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LANDMARK REPORT False economies | Definitions of efficiency - Centre for Policy Development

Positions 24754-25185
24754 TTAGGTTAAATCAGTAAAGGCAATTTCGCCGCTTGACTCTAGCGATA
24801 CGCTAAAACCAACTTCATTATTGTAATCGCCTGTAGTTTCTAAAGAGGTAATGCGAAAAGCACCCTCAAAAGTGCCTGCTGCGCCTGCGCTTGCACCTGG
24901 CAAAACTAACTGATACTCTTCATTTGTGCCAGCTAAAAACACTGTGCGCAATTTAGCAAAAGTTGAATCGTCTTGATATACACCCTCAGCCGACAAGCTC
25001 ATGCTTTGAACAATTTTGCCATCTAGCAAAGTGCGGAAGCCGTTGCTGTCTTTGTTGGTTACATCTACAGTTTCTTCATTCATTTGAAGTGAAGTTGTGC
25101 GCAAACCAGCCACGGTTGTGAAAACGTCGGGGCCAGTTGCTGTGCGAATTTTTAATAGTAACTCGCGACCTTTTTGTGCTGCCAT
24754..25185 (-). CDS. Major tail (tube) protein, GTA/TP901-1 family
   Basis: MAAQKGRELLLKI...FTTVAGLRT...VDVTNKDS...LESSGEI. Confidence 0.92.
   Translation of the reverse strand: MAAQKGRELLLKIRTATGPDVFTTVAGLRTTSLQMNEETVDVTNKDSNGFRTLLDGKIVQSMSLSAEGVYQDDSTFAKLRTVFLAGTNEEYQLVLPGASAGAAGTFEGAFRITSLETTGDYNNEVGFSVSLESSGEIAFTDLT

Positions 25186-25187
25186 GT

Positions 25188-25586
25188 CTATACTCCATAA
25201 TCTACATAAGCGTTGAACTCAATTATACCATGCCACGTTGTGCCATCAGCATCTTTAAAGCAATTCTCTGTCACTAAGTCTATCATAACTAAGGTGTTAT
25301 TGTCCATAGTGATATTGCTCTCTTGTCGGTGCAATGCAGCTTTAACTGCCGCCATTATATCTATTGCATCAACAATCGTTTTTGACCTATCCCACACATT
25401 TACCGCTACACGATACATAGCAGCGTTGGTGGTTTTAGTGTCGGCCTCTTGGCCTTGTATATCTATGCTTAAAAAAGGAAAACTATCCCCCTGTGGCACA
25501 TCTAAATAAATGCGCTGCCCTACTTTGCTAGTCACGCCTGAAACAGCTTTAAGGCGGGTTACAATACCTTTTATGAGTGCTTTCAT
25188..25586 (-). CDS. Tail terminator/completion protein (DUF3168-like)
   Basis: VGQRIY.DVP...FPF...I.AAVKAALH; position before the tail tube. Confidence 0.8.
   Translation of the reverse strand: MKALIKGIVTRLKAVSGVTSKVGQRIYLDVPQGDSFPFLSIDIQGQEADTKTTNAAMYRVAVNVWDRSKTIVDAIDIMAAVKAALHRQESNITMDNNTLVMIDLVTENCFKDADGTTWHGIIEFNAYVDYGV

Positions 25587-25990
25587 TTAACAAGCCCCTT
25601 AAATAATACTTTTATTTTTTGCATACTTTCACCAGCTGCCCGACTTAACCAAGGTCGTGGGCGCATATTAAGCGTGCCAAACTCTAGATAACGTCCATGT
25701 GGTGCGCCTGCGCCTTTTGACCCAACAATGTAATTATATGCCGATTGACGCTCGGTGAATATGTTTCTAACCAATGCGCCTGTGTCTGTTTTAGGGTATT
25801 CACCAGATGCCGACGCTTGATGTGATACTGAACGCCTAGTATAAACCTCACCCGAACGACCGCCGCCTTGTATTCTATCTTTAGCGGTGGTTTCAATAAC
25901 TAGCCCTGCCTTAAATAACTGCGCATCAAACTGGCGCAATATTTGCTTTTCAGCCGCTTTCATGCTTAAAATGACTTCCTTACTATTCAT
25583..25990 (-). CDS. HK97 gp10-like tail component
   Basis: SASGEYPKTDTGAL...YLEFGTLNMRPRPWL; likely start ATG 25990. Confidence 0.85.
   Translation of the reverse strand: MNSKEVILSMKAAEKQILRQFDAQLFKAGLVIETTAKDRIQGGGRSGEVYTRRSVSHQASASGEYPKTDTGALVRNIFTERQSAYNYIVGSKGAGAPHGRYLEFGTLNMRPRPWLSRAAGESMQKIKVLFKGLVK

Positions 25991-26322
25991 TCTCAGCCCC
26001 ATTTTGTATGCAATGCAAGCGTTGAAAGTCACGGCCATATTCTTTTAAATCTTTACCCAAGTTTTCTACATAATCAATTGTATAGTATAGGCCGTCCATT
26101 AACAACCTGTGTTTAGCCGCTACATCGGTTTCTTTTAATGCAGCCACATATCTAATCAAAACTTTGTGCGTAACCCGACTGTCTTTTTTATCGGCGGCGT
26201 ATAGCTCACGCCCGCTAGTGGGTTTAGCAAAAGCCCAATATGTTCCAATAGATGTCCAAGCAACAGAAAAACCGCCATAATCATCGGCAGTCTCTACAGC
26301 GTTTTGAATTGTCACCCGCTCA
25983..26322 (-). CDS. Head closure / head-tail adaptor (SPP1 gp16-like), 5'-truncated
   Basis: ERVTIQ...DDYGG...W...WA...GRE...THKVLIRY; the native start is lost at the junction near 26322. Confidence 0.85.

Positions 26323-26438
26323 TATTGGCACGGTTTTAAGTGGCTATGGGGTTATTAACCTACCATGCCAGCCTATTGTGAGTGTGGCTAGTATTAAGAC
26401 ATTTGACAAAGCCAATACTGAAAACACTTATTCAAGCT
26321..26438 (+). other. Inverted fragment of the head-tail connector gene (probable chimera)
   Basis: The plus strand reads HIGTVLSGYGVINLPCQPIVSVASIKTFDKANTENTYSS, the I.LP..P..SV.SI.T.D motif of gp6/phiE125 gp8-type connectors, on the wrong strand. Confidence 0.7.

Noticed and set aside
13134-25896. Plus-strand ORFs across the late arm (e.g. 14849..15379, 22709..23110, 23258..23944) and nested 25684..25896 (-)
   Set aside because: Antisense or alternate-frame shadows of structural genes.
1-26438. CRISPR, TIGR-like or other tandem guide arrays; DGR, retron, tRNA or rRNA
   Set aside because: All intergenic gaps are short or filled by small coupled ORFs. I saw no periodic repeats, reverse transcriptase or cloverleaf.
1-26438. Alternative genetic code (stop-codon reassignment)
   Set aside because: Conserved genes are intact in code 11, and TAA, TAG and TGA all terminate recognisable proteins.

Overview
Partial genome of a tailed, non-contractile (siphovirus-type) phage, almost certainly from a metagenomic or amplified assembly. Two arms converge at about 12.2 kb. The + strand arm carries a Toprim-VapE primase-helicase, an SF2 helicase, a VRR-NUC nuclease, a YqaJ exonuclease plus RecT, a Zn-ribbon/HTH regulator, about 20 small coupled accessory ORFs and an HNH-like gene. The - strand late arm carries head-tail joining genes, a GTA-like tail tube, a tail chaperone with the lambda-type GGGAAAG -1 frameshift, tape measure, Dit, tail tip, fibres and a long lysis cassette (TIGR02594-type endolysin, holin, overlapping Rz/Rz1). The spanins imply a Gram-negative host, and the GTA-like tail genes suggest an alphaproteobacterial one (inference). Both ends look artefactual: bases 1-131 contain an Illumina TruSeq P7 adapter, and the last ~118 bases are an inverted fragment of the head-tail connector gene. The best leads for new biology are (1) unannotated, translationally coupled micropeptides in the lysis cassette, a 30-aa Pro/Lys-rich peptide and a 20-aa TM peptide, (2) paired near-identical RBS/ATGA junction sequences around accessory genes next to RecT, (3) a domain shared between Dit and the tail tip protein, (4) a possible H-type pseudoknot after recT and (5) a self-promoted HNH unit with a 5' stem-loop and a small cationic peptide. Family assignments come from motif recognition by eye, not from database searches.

Three kinds of efficiency Definitions from False economies: decoding efficiency The field of economics has developed a thorough understanding of the concept of efficiency. Unfortunately, this knowledge is generally expressed in the jargon of the field and has not tended to inform the public debate on efficiency of the public sector. This is a shame because the concepts are readily expressible in plain English. One kind of efficiency is doing the work you are doing with the fewest possible resources, getting ‘more for less’ or ‘value for money’. This means producing each item and delivering each service with the least expenditure of time, money, materials, etc. Taking a quicker route to work, shopping at a supermarket that is cheaper and just as close, and printing documents double-sided, are all examples of increased technical efficiency. Another kind of efficiency is about doing the right work, by allocating resources to produce and provide items and services of the highest total value. Value is often thought of as the amount of money someone is willing to pay, but this is not always reliable for all circumstances. Also important is best meeting needs in a wide range of circumstances, whether or not...